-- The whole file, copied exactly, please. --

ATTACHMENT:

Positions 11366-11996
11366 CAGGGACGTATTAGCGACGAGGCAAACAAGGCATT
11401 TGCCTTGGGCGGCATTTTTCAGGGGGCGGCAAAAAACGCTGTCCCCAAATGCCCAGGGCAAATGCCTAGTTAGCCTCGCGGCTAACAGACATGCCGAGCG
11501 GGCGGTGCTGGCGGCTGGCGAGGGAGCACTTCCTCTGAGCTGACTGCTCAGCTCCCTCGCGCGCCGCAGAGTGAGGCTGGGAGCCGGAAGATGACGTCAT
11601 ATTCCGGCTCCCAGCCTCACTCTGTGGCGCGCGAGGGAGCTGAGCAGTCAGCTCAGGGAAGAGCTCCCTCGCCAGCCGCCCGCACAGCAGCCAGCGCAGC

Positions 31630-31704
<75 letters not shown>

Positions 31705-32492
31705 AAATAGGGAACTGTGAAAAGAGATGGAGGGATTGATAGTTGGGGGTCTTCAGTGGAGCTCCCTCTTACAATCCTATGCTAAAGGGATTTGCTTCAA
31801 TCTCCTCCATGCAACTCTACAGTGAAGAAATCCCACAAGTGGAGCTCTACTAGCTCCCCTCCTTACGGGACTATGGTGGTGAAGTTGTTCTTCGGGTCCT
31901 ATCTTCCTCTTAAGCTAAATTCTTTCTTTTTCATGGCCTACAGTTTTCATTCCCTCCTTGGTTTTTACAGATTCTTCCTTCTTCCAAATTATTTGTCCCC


Positions 11366-11996
11366 CAGGGACGTATTAGCGACGAGGCAAACAAGGCATT
11401 TGCCTTGGGCGGCATTTTTCAGGGGGCGGCAAAAAACGCTGTCCCCAAATGCCCAGGGCAAATGCCTAGTTAGCCTCGCGGCTAACAGACATGCCGAGCG
11501 GGCGGTGCTGGCGGCTGGCGAGGGAGCACTTCCTCTGAGCTGACTGCTCAGCTCCCTCGCGCGCCGCAGAGTGAGGCTGGGAGCCGGAAGATGACGTCAT
11601 ATTCCGGCTCCCAGCCTCACTCTGTGGCGCGCGAGGGAGCTGAGCAGTCAGCTCAGGGAAGAGCTCCCTCGCCAGCCGCCCGCACAGCAGCCAGCGCAGC

Positions 31630-31704
<75 letters not shown>

Positions 31705-32492
31705 AAATAGGGAACTGTGAAAAGAGATGGAGGGATTGATAGTTGGGGGTCTTCAGTGGAGCTCCCTCTTACAATCCTATGCTAAAGGGATTTGCTTCAA
31801 TCTCCTCCATGCAACTCTACAGTGAAGAAATCCCACAAGTGGAGCTCTACTAGCTCCCCTCCTTACGGGACTATGGTGGTGAAGTTGTTCTTCGGGTCCT
31901 ATCTTCCTCTTAAGCTAAATTCTTTCTTTTTCATGGCCTACAGTTTTCATTCCCTCCTTGGTTTTTACAGATTCTTCCTTCTTCCAAATTATTTGTCCCC